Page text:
Monday, September 17, 2012

Getting the rig together--FX loop tube

So, I actually have a growing need for a working and/or more permanent guitar rig. For recording I've been able to hack things together as a kind of one-off, but most of the tones I got were things that I wouldn't be able to easily reproduce again, especially live, with the equipment I have now.

Anyway, one part of this is due to the fact that I rely on a (cheap) mic tube pre-amp to make my (cheap) solid-state combo amp sounds like an (expensive) tube guitar amp.


The problem with this is that to get the nice tone coloration out of a tube, you have to drive it hot, and it ends up being driven so hot that the signal level would be unsafe. So I just keep the volume as low as possible. I just nudge it up from zero until it sounds at all--and that's still usually too loud. I feel like if I turned it up any higher than that I'd blow my power amp or speaker for sure.


The combo I'm using is a Peavey Transtube Studio Pro 112, and the mic pre is an ART Tube MP Studio. Based on the specs, the amp nominally sends and receives -10dBV through the effect loop. The Tube MP has a maximum gain of 44dB, and a maximum output of about 20dBV. While it looks like I'd need a 30dB attenuator, I'd rather it be adjustable, so I'll probably end up testing several levels before committing to one.
Unlike a guitar amp preamp, the Tube MP also lacks any tone controls. I've been wanting to implement an idea for a new passive tone stack anyway, so I've decided to use it here. It consists of two Big Muff tone stacks, each with flat mids, but who have different cutoff frequencies. This would allow a wide range of mid cut and mid boost options in addition to regular Big Muff tone operation.

Both the attenuator and tone controls can be 100% passive, and since they're intended for the same device, I'm going to consider them the same project and put them in the same box, which with the ART TubeMP I'll hopefully be able to velcro somewhere on my amp.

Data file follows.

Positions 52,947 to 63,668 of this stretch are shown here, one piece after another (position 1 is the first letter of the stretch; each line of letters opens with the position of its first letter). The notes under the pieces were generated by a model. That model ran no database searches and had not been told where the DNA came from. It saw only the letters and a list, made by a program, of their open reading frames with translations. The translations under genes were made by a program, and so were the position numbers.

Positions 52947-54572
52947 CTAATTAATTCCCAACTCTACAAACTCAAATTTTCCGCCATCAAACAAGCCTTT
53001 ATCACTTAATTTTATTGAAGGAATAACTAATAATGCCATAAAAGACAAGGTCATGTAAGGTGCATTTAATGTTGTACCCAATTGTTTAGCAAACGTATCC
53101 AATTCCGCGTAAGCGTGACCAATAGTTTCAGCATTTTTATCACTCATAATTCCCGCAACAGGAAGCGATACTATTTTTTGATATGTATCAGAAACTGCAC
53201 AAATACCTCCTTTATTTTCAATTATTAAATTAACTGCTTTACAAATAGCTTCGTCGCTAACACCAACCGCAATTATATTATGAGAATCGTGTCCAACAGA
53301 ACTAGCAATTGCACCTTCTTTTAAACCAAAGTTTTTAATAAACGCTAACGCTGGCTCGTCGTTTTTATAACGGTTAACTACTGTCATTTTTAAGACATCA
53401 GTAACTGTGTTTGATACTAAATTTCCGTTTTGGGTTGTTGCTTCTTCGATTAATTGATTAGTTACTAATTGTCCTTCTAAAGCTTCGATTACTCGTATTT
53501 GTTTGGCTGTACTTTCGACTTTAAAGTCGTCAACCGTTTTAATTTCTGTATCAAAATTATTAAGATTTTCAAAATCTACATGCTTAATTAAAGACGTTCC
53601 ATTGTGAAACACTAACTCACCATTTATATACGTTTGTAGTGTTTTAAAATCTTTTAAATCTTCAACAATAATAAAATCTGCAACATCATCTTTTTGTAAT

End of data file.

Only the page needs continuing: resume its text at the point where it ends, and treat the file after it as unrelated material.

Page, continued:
Here's a diagram of how it would be.

rig Without the FX loop, the signal goes straight from the internal preamp to the power amp.

Next post I'll record a video of what it sounds like without the attenuator and tone stack (although I think I've done that before, but without really talking about it), and show what would have to hook up to what.

2 comments:

  1. What would happen if you bought a more expensive pre-amp and used it with your other equipment? No change?

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    1. Well, it's a mic preamp. In theory, at a certain point of expense, it would cost the same, but sound better, to just upgrade the amp. Guitar amps usually come with the preamp and power amp bundled though, so buying one intended for guitar is only common at the very highest price range.

      But yeah, more expensive in general is better. Most mic-pres, at this price level, add features such as extra voicings or a compressor, rather than any real increase in sound quality.

      In general, any tube pre is going to sound better than a solid-state pre, no matter what it was intended for, so that's what I'm really considering here.

      I guess I could have put the prices in the post, for comparison ...

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